I’m running into a growing group of Christians — especially pastors — who are trying to figure out where they fit. They find themselves in an awkward and unusual place in the Christian world.
Most Evangelicals (not to even mention the fundamentalists) are going to think they’re far too liberal because they’ll put up with the likes of Rob Bell and may not have a problem accepting theories of macroevolution.
Most “liberals” find them far too conservative because they actually believe that Christ rose and that the Bible has more than just moral or literary authority. And if these people hold that the practice of homosexuality is incompatible with Christian teaching, the liberals might as well write them off as full-blown fundamentalists.
Among the ministry utilitarians — who may fall anywhere on the “liberal” to “conservative” theological spectrum, or may just not care — these people are going to have an even harder time because they put theological integrity before results, something the utilitarians often can’t even comprehend. The utilitarians have focused so long on how to grow the church and get results that talking to them in nuanced theological terms is like Alton Brown explaining the science of making a perfect hamburger to a McDonald’s manager.
Are you one of these people — searching for where you fit? Does the below describe you?
You may find yourself at an evangelical Bible study where you’re clearly the “liberal” in the room who doesn’t take the Bible seriously enough (see, e.g., “What if I don’t believe the Bible?”), and then find yourself at a mainline Bible study where you’re clearly the “conservative” in the room who keeps wanting to talk about what God was intending to say through a particular passage. [I’m referencing theological liberals here. John Meunier and Roger Olson have both captured well why I’m not a liberal. You should read both of those.]
And then, in ministry circles that are more focused on “church growth,” you just seem like a nuisance because you keep pressing theological considerations at the expense of utility. (See, for instance, any of my attempts to talk about the church’s use of money, which are attempting to ask how our theology should influence our use of money, but are consistently refuted in utilitarian terms.)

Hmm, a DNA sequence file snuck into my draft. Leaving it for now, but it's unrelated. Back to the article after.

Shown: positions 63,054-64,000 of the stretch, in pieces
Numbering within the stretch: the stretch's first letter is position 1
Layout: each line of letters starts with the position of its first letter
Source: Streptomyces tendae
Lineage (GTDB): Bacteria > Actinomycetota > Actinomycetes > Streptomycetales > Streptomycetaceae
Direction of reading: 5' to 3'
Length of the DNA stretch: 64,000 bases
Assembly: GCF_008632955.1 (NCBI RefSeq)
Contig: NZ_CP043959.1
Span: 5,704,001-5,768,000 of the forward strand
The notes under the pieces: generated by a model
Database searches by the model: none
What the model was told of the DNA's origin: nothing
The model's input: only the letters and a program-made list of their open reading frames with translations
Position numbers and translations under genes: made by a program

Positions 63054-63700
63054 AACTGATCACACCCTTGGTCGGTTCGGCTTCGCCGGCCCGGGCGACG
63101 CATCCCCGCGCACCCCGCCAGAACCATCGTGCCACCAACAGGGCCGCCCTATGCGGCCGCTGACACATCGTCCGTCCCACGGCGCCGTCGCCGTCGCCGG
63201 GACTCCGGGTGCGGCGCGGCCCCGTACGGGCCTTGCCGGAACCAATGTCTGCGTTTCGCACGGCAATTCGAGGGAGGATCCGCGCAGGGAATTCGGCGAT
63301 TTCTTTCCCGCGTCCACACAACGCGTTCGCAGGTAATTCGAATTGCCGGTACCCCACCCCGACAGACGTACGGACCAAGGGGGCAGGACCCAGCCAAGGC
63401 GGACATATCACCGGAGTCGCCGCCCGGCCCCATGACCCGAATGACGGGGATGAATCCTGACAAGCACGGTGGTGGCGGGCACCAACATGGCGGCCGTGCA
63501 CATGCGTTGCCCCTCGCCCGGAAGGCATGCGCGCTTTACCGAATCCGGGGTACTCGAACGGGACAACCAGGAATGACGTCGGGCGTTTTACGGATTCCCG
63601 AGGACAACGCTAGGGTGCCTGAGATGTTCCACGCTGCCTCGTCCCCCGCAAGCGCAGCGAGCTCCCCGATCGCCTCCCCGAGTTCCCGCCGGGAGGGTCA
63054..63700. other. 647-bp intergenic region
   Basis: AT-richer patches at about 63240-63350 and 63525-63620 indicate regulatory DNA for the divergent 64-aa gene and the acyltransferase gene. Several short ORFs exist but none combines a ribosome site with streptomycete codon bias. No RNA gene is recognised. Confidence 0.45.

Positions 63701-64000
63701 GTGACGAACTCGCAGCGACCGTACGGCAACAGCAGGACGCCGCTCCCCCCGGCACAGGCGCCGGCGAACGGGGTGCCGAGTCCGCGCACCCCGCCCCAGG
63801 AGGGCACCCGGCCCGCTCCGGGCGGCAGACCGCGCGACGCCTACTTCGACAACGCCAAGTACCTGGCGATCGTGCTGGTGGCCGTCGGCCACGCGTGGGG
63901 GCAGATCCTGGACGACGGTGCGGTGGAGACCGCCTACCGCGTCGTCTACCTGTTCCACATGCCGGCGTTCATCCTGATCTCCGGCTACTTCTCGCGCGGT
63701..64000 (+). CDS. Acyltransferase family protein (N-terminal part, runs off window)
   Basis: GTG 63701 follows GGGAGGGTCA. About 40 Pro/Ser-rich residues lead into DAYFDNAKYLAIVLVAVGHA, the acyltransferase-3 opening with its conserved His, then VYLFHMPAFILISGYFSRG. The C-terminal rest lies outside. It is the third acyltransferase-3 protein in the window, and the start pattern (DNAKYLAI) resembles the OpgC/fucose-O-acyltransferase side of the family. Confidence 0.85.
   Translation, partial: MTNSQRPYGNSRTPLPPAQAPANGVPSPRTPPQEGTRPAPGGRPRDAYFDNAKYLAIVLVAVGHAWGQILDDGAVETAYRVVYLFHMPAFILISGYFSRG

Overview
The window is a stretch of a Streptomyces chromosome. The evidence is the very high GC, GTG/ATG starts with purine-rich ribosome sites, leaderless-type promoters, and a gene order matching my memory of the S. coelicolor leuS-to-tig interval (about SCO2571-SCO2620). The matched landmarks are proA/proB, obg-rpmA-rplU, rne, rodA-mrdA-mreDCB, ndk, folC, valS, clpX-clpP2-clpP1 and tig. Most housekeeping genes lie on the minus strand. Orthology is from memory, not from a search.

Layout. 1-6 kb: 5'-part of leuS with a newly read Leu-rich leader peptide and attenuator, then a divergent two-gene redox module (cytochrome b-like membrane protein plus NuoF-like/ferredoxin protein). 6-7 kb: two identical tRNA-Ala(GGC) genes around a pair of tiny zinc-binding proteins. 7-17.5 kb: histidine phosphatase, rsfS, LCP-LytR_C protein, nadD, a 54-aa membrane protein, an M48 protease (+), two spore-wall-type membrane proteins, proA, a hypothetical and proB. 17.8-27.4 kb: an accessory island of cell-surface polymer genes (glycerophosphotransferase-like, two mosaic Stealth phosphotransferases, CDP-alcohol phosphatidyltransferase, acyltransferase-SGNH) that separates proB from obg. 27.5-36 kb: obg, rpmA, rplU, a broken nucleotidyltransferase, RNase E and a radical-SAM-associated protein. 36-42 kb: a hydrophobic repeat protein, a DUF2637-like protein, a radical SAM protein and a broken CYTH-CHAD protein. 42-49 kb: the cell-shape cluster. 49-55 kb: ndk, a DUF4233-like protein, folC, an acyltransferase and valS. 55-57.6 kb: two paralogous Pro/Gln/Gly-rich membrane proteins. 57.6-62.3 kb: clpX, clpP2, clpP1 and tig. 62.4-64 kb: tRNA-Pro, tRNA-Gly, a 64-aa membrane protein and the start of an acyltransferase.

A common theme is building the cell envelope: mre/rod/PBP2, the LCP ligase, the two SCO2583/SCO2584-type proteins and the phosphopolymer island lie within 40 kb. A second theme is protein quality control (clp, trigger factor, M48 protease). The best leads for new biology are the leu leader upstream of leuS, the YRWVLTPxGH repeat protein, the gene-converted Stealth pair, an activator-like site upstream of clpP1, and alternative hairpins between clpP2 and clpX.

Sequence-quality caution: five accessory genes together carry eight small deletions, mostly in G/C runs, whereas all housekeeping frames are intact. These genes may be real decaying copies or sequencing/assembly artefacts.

Is this you? You don’t fit the “conservative” mold conservatively enough? You don’t fit the “liberal” mold liberally enough. And yet, you also wouldn’t say you’re a “moderate.” It seems a difference of category, not just degree.
You find yourself wanting to be more theologically faithful in the way you do ministry, even if the results might suffer. And you have a gut feeling that in the long-run, the results will be better. That we’re stifling the much greater growth that could take place if we would truly live according to the calling of Christ, even when it’s unpopular or ignores what Jim Collins would say we should do.
If this is you, you’re not alone. I talk to so many who think they’re nearly alone in this. Everywhere they look, they’re surrounded by people who just don’t “get” them. Indeed, all of our denominations seem overrun with utilitarians and conservatives, or utilitarians and liberals, or somehow in the case of the UMC, all three at once! And so wherever you are, it means you’re likely in the minority if you don’t fit nicely into one of these groups. But you’re not alone! There are others. Many others!
Perhaps you’re speaking up and making it known how out of place (out of line?) you are. Perhaps you’re staying quiet because you know it won’t go well if you speak up.
Is this you? I’d love to hear more about your experience, your thoughts, your stories, where you’re finding like-minded people, where you’re finding hope that this odd form of Christianity you represent can spread and grow.
How are you navigating situations where you know your position won’t be received well? Where your job might be at risk if you act on your beliefs? Tell us more in the comments. And if necessary, feel free to tell us anonymously.
See my follow-up: Liberal and Conservative theologizing — a caricature using song lyrics